3. Spikes & Death

In this part, we will add a death mechanic when the player touches the spikes at the bottom of the level. We'll keep it very simple: as soon as you touch the spikes, the level gets reloaded. 

1. Adding a death event

In your player controller graph, add a Death group with the following units:

  • Custom Event is located under Events
  • Get Active Scene and Load Scene are located under Codebase > Unity Engine > Scene Management > Scene Manager
  • Get Name is located under Codebase > Unity Engine > Scene Management > Scene

(Remember you can always search for the node name instead of browsing the fuzzy finder!)

Custom events allow us to listen to an event with any name we choose - in this case, we set it to Death. Later, when creating our spikes graph, we will trigger that event. Custom events also support any number of arguments, but in this case we don't need any (we'll use them later when creating health points and damage).

2. Triggering death on spike collision

  1. Select the Spikes object in the scene view. 
  2. Add a flow machine component
  3. Convert its source to a macro called Spikes
  4. Apply the changes to the prefab
  5. Delete the default Start and Update units

In that new graph, add these units:

  • On Collision Enter 2D is located under Events
  • Compare Tag is located under Codebase > Unity Engine > Game Object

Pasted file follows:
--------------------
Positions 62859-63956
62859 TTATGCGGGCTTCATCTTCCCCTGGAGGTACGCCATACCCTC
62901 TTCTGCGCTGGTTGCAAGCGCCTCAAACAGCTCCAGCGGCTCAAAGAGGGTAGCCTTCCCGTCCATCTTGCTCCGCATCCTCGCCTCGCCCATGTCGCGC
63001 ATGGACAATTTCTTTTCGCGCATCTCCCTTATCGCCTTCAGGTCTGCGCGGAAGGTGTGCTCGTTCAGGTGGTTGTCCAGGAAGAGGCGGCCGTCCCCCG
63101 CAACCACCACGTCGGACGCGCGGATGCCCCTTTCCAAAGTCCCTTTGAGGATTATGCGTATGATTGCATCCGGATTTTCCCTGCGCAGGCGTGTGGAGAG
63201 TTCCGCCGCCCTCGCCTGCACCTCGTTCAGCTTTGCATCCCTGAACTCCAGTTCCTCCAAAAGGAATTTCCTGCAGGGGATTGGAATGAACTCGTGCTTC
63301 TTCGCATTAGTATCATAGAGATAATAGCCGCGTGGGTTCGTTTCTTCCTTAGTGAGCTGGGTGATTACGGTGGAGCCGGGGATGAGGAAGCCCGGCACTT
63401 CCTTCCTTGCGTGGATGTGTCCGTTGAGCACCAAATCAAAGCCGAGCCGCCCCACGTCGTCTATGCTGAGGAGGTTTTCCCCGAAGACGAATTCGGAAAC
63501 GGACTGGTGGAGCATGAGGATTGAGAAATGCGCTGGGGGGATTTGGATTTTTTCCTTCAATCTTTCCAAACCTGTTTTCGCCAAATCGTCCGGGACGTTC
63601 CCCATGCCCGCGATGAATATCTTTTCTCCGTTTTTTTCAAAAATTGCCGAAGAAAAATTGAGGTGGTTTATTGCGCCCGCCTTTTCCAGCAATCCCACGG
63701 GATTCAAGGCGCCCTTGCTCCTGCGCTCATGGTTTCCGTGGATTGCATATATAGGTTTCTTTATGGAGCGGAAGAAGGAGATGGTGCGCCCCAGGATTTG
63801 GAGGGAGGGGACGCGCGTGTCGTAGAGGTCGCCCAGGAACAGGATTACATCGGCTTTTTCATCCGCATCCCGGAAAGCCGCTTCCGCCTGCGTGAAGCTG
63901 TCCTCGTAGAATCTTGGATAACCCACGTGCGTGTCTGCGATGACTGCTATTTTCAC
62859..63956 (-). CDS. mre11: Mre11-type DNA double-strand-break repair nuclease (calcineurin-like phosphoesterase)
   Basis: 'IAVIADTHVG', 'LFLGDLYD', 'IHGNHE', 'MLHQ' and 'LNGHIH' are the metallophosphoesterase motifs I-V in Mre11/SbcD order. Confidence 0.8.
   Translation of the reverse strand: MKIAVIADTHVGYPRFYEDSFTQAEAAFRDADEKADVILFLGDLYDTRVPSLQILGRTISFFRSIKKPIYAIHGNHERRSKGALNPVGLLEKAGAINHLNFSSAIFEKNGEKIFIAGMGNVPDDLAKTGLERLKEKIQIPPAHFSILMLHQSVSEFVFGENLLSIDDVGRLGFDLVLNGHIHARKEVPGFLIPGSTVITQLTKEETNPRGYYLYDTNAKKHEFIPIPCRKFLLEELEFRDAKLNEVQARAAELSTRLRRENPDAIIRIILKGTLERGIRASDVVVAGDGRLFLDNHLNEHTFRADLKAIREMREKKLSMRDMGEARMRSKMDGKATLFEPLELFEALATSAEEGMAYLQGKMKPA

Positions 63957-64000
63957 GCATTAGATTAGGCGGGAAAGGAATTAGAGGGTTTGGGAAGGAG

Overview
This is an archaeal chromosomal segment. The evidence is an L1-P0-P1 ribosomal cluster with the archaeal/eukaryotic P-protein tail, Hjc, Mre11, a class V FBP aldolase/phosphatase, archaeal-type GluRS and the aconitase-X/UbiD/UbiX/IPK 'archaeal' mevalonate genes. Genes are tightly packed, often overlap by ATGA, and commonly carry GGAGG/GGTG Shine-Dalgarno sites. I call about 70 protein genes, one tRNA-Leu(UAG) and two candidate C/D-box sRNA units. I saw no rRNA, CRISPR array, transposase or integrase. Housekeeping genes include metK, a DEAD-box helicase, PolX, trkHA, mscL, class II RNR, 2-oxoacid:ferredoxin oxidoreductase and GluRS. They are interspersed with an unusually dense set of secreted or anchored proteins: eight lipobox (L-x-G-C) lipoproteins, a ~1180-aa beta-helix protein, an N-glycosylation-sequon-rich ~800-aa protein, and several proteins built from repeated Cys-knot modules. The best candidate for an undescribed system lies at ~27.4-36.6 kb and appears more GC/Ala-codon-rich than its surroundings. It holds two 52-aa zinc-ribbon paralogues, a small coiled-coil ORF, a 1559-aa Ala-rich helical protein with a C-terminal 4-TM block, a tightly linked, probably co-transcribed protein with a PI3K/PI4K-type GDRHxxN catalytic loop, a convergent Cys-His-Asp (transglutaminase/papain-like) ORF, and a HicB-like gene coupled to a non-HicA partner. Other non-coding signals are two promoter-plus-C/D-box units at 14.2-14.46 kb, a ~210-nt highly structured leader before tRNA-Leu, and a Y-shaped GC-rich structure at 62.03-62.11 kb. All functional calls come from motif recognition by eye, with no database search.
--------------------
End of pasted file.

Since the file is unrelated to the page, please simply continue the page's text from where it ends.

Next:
• Trigger Custom Event is located under Events

Let's recap what's happening here:

  1. We listen for a collisions on the Spikes object
  2. When a collision happens, we check if the object owning the collider is tagged Player
  3. If it does, we send that object the Death event
  4. In the player object, we listen for the Death event
  5. When we receive it, we reload the current scene

If you test your game now and fall on the spikes, you'll see that the level restarts:

Character Controller Level Change

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Question? With the Compare Tag object I see we don't fee from the On Collision Enter 2d trigger to the Invoke on Game Object Compare Tag but yet it still returns a answer. Why is this the case? and when does this rule apply


Bolt is pretty smart, and can infer a connection here.  It knows you need the output from the block, but you haven't specified "when".  So, when the value is asked for, it will travel backwards and execute the chain to provide the value.  However, there are some subtle differences.  When you specify "when" a unit should execute, the value is cached and reused for each value connection to that unit.  When you do not specify "when", the output will be recalculated each time the output gets used.

The easiest way to see this is with the Random->Range functions.  If you skip wiring the control flow but wire the output value multiple times and log it, you will notice that each log will get a different value.  As soon as you provide the control flow, the value will be cached and it will be called only once.

This means you can help prevent spaghettic-graph if you are only using the output once by just letting Bolt figure out when to call things.  (It almost always works the way it should.  There are a few cases where side-effects mean you can't, such as having a Get Variable closer to the end of a chain that winds up getting resolved before it gets set, etc), or you can use it as a cheap macro that you can re-trigger the logic multiple times.  You'll get a feel for it, so long as you know the difference.

Excellent. Very well explained. Thank you.



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